Healthy Tip: Sub In Ground Shrimp. Here's How To Do It.


Ground meat is a staple of every omnivore's kitchen. Whether it's mammal or bird, we've all whipped up burger patties, meat sauce for pasta, meatballs, meatloaf — you name the ground meat, there's a crowd-friendly application for it. What about shrimp? It breaks down surprisingly well, and unlike meat, you can grind shrimp yourself easily at home, no grinder or attachments necessary. Think you've never had it? You've totally had it: Asian dumplings frequently contain a combination of ground pork and shrimp, or in the case of Japanese shumai, just shrimp. Ground shrimp adds a light, succulent texture and subtle sweetness to the mix...and so can you!

How do you make ground shrimp? Toss raw, peeled, deveined shrimp in a food processor and pulse 7-8 times until you have a chunky paste. You don't want it to be too finely ground for most applications (for instance, finely ground shrimp can be mixed with cornstarch and extruded through a pasta maker to make shrimp "noodles" that are a delicious addition to soup).

Here are a few pros and cons of subbing this magical substance into your cooking repertoire:

  • Ground shrimp won't add a meaty richness the same way ground beef, pork or veal would. But you won't have to drain off any oil. That said, shrimp has no fat, so you'll need to cook it in a little oil.
  • It cooks way, way faster and won't get any more tender or more delicious the longer you cook it — in fact, it will get rubbery and lose its delicious shrimpy flavor. Cook ground shrimp for no longer than five minutes total. That's less time for you to spend cooking!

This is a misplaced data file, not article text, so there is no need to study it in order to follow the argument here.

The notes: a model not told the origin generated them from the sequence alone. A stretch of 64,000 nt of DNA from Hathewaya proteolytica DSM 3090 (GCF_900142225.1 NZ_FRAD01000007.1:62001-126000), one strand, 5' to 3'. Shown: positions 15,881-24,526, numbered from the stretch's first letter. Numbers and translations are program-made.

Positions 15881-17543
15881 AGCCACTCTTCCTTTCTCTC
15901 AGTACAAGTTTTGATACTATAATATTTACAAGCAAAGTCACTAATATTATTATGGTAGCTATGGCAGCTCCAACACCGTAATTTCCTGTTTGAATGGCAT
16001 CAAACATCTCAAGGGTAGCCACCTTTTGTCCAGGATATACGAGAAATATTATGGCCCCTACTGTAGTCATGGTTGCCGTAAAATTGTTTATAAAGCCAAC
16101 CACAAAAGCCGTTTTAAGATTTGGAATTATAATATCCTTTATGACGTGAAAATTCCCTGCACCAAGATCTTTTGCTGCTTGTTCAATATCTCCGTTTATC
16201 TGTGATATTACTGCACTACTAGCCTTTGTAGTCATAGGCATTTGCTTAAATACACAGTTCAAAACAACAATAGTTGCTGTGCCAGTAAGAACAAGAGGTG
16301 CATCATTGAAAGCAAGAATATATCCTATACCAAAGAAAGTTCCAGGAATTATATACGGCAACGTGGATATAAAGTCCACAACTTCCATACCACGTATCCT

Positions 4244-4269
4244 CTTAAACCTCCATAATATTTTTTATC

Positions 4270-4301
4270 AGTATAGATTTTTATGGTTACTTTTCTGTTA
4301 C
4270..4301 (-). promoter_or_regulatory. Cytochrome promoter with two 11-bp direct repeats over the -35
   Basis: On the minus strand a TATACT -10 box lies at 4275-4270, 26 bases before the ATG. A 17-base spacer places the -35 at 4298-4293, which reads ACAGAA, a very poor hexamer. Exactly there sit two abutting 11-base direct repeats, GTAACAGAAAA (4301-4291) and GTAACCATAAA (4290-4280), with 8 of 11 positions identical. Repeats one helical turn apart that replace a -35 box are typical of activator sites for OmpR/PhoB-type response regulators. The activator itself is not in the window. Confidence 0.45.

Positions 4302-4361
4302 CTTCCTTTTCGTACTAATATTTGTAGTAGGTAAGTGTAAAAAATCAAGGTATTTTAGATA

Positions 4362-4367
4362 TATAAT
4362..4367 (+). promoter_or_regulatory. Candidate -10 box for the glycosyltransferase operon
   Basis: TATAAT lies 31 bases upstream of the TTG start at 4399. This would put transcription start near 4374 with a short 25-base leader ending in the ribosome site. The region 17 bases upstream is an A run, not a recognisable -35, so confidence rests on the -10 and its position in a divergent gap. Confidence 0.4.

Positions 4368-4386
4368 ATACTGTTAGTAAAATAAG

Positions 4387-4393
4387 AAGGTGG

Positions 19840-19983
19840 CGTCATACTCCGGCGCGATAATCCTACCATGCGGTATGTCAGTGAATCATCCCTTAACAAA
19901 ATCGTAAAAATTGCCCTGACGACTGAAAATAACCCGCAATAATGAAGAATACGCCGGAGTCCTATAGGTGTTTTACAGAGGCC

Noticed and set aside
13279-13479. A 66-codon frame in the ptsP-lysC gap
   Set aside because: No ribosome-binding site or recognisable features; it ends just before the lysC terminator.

• It's protein-packed, extremely low-fat and easy to prepare. Once you get in the rhythm of pulling shells off, you'll get through a pound in five minutes.
  • One of my favorite ways to prepare ground shrimp is to fry chopped ginger, garlic, scallions and a chunk of smashed lemongrass (shoot for equal parts, but feel free to make it extra gingery or garlicky if you like) in a little canola oil until fragrant and toasty, about three minutes. Add a splash of sesame oil, then add in the ground shrimp and a little fish sauce and cook exactly the way you'd cook ground meat: stir-fry, breaking up chunks with a wooden spoon, until it's just cooked through, another two minutes or so. Then remove from heat and toss with rice noodles, a splash of soy sauce and some sesame seeds. Feel free to incorporate other stir-fried veggies, too. Sautéed ground shrimp is a delicious, healthy addition to anything from soups and salads to curries, omelets and spring rolls.

    You don't have to limit your ground shrimp usage to Asian cuisine — it is delicious subbed into pasta sauce (or any other pasta preparation) in place of beef, pork or veal. The only difference is that instead of cooking it into the sauce, you'll cook it separately as described above and add it in just before serving.